National Fisherman

On a bright July day, Auke Bay’s Don Statter Harbor was overflowing with commercial fishing vessels. Each slip appeared to be filled, as fishermen from across the state and the Pacific Northwest arrived for a scheduled opening for salmon fishing.
Sig Mathisen, a commercial fisherman of 55 years, was among them. Mathisen has fished the waters of Southeast Alaska since he was 12, when he first stepped onto his father’s boat. Based in Petersburg, he fished through the historically tough years of statehood, when he said the salmon returns where dismal. He watched the state take over the management of Alaska fisheries and the subsequent rise in returns.
Mathisen said he thinks Alaska’s salmon species — the chum, pink, silver, sockeye and king — have seen strong returns in recent years overall, but he has also seen the returns ebb and flow like the tides of the ocean. Some years are better than others, he said.
This year — which saw a state record of some 270 million salmon harvested —Mathisen said he, “was impressed and proud by the way the salmon return came in.
“The volume was incredible. The numbers we’re seeing on the good cycles are good enough to sustain the salmon fishermen.”
Not counting the sport fishing industry, commercial fishing is the No. 1 private employer in Alaska, with more than 60,000 people working in all sectors from fishing to processing and support services. According to recent federal data, total fish landings in Alaska for 2012 totaled 5.3 billion pounds worth some $1.7 billion. The preliminary value for Alaska salmon at the docks in 2013 is pegged at $670 million, and that will increase in the next few months as processors make end-of-season price adjustments to fishermen.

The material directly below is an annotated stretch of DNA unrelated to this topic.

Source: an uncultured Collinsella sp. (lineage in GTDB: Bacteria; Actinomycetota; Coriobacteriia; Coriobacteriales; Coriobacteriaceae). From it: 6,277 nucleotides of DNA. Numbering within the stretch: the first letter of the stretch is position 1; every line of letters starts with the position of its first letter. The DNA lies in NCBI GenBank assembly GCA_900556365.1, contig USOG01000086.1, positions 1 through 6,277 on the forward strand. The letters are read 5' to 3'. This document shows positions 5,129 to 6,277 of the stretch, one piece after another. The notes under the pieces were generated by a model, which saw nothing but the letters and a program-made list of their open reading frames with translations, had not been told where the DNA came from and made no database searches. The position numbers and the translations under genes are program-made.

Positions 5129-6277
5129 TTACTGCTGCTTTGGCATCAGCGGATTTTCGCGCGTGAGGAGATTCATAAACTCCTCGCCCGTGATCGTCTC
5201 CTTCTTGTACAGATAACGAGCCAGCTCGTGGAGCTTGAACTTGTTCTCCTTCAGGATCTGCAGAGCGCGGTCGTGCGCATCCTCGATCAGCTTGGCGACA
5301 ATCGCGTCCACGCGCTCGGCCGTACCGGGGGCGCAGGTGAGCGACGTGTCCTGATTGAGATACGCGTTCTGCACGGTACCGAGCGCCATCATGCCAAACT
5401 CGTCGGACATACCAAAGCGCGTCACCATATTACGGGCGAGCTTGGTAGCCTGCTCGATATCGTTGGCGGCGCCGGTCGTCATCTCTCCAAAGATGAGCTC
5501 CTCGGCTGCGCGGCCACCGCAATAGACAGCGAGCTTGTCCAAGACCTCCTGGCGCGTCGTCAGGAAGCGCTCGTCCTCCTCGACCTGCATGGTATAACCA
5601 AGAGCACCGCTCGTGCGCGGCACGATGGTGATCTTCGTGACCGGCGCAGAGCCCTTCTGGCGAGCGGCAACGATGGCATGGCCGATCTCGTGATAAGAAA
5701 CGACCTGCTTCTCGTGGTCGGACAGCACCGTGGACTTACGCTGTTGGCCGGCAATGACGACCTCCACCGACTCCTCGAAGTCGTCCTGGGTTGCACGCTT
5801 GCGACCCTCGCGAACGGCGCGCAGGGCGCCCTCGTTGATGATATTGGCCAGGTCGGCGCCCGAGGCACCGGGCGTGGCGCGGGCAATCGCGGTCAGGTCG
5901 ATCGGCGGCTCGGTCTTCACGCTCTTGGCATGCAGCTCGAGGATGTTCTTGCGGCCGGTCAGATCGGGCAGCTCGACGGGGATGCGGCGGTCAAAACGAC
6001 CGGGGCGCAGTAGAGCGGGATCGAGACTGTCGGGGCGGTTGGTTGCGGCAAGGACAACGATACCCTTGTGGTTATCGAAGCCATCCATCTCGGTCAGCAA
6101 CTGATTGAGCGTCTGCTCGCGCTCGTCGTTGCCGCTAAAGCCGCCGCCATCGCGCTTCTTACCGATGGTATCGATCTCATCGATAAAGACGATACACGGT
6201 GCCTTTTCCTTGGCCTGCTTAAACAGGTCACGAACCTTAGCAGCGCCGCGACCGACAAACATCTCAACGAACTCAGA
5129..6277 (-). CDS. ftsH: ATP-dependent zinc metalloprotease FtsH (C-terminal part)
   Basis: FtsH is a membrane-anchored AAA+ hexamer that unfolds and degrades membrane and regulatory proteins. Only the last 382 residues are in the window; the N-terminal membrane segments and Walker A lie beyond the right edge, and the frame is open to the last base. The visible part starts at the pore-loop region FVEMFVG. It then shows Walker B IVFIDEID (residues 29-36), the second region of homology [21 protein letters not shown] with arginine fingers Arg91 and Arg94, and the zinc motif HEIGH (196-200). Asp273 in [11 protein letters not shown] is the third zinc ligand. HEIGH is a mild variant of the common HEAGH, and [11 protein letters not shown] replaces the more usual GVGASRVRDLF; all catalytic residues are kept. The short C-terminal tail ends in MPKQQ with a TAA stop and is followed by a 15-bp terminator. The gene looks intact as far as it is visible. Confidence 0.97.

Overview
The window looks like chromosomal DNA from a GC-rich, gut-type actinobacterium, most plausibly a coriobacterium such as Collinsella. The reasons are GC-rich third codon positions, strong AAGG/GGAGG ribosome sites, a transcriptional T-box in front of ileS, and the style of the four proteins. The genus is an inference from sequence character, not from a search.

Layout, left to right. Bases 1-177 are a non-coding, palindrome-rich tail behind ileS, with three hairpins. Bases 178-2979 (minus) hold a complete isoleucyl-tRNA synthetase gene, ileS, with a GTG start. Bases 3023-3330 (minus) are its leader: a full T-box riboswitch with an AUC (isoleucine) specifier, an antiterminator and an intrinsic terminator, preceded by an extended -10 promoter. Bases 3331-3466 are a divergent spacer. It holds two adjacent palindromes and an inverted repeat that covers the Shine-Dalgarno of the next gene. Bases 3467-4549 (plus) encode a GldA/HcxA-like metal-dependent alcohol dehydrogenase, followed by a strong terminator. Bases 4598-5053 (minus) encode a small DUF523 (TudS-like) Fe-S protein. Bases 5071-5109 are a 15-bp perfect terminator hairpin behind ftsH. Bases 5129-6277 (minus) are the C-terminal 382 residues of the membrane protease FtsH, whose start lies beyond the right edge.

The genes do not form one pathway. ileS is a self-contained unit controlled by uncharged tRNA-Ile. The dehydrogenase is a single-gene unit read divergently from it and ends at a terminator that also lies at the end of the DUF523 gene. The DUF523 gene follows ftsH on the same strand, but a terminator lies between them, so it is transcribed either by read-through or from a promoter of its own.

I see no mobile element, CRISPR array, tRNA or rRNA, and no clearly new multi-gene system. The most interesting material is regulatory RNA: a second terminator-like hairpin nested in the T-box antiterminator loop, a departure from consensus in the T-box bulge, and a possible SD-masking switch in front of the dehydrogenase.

Read the full story at the Alaska Journal>>

Inside the Industry

Abe Williams, who was elected to the Bristol Bay Regional Seafood Development Association board last spring, has been selected as the new president as of September.

Williams fishes the F/V Crimson Fury, and is president of Nuna Resources, a nonprofit that supports sustainable resource development in rural Alaska, including fighting for an international solution to issues raised by the proposed Pebble Mine project.


The Harte Research Institute for Gulf of Mexico Studies at Texas A&M University-Corpus Christi is teaming up with leading shark-tracking nonprofit Ocearch to build the most extensive shark-tagging program in the Gulf of Mexico region.

In October, Ocearch is bringing its unique research vessel, the M/V Ocearch, to the gulf for a multi-species study to generate previously unattainable data on critical shark species, including hammerhead, tiger and mako sharks.

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